Something I haven’t shared yet on this website–which I can’t believe I didn’t think of before–is the pre-marital counseling we’re doing. We’re actually doing counseling with the rabbi at Congregation Beth Israel and the minister at Alliance United Methodist Church. The counseling with the rabbi thus far has been pretty traditional pre-marital counseling–communication skills, conflict resolution techniques, talking about families of origin and how they affect our relationship today. Our next sessions will delve more into the dual faith aspect of our relationship. The counseling we’re doing with the minister is a little more focused on the interfaith aspects of our relationship.
We initially set up to do premarital counseling with the rabbi even before we found anyone to co-officiate the wedding. After talking with him the very first time, we were immediately comfortable with him and knew we wanted him to do our counseling, even though he respectfully declined to co-officiate the ceremony. The minister definitely wanted us to do premarital counseling (she requires it of all couples she marries), and was satisfied when we told her what we already had set up with rabbi. However, when we talked more with her, we realized that we really could benefit from some sessions with her, too.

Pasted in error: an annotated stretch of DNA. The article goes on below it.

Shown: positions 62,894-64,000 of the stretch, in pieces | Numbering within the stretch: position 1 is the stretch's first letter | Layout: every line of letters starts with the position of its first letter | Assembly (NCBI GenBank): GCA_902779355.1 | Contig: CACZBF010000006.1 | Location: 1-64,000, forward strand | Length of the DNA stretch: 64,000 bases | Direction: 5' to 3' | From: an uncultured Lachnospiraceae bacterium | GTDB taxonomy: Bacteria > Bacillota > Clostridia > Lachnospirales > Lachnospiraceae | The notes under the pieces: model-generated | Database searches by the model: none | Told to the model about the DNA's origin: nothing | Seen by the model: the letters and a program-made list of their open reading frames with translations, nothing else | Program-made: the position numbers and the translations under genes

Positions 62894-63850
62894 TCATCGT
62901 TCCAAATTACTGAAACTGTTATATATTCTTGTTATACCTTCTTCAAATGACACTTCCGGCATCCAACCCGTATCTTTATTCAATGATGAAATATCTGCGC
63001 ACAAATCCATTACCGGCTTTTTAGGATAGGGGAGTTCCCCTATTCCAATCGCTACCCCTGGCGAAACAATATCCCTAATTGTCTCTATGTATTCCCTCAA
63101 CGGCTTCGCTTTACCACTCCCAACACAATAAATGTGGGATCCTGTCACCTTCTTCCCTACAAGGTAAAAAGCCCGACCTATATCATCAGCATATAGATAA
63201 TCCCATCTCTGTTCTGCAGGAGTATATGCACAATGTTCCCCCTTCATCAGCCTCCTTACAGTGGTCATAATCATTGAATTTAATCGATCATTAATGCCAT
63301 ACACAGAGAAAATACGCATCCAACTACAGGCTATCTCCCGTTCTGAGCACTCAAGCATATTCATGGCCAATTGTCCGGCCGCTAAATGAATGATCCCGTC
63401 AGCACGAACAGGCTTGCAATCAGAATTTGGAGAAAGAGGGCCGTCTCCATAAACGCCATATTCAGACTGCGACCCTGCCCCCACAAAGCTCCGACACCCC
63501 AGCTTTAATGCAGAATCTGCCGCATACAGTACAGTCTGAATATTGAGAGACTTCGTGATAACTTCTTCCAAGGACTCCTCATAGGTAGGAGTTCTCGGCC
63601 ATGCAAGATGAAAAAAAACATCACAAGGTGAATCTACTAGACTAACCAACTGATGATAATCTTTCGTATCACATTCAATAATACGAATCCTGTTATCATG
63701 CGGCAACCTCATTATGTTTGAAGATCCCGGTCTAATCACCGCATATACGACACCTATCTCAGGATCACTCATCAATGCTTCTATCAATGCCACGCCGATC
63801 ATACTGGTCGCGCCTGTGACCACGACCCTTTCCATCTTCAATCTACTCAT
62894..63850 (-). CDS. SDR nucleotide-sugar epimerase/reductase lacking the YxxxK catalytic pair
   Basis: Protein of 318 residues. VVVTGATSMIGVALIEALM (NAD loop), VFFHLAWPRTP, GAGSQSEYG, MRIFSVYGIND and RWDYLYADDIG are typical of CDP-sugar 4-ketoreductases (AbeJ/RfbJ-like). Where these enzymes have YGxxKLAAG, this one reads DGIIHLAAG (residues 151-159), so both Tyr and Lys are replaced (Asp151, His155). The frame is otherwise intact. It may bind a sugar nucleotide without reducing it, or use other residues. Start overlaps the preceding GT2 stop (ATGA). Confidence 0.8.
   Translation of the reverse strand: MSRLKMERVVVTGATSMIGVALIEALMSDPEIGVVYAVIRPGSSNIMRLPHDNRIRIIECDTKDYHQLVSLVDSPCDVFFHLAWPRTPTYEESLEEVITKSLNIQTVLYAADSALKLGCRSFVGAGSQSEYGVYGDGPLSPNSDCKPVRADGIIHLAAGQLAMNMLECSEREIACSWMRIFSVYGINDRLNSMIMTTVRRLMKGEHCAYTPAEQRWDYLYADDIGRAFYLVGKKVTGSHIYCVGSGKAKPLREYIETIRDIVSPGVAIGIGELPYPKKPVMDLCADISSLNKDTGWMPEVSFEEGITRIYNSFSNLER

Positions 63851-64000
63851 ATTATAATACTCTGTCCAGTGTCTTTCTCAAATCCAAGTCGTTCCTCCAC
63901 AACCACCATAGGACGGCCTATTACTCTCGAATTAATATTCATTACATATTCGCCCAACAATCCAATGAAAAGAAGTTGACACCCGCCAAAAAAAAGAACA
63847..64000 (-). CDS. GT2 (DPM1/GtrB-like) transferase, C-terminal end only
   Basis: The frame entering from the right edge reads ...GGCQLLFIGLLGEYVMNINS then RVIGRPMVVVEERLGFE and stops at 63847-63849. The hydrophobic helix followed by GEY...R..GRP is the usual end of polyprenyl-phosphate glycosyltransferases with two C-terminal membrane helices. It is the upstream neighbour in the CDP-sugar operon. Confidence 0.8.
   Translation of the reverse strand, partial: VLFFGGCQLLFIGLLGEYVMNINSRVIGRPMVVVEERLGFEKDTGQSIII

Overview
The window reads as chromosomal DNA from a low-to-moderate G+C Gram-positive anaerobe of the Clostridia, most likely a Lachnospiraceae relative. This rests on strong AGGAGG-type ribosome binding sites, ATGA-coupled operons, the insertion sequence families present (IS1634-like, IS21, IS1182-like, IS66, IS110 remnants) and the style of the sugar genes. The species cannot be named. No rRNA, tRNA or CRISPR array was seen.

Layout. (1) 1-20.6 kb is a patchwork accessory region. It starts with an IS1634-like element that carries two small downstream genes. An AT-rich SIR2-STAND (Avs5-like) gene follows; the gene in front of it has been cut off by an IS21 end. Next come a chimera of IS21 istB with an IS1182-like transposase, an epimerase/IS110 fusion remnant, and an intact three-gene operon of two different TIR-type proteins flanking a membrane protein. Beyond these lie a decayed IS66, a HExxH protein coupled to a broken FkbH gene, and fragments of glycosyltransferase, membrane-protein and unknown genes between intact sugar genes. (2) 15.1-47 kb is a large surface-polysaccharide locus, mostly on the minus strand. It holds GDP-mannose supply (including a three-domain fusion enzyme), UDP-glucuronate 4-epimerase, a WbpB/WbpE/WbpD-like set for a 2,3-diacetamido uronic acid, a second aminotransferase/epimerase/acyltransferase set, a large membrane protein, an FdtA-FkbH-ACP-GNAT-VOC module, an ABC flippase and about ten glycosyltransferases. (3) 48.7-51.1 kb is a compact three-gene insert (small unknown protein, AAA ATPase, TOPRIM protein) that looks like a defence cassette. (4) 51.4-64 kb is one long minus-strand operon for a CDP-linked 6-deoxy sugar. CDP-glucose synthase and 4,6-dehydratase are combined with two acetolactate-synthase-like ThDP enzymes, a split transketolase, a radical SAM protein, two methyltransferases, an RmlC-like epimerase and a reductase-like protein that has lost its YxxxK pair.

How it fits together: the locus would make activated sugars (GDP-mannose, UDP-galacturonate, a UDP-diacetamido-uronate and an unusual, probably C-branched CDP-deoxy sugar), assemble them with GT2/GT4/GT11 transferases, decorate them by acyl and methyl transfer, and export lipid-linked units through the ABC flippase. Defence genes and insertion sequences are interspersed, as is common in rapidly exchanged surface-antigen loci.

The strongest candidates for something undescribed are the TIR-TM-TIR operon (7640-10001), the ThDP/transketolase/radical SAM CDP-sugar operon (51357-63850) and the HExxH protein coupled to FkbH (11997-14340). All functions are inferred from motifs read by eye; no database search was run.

(As an aside, this arrangement made my family very happy also. They didn’t have any problem with us doing counseling with the Rabbi, but voiced strong opinion that it would be beneficial to have help/input from clergy of both faiths.)
We had our fifth session with Rabbi Tuesday afternoon. Due to scheduling conflicts on both sides, we just had our first session with the minister Wednesday morning. All the sessions (with both rabbi and reverend) have gone really well.
For anyone planning a wedding, I HIGHLY recommend pre-marital counseling. For interfaith couples, it might take a little searching at first, but it is possible to find a rabbi and a minister (or whatever clergy you need) willing to really work with you. Both our rabbi and our minister are very committed to helping us build a strong interfaith relationship, and no one is trying to convert us to either faith. Both have really emphasized to us that they’re here to provide any support and guidance that we’ll need as we build our interfaith family.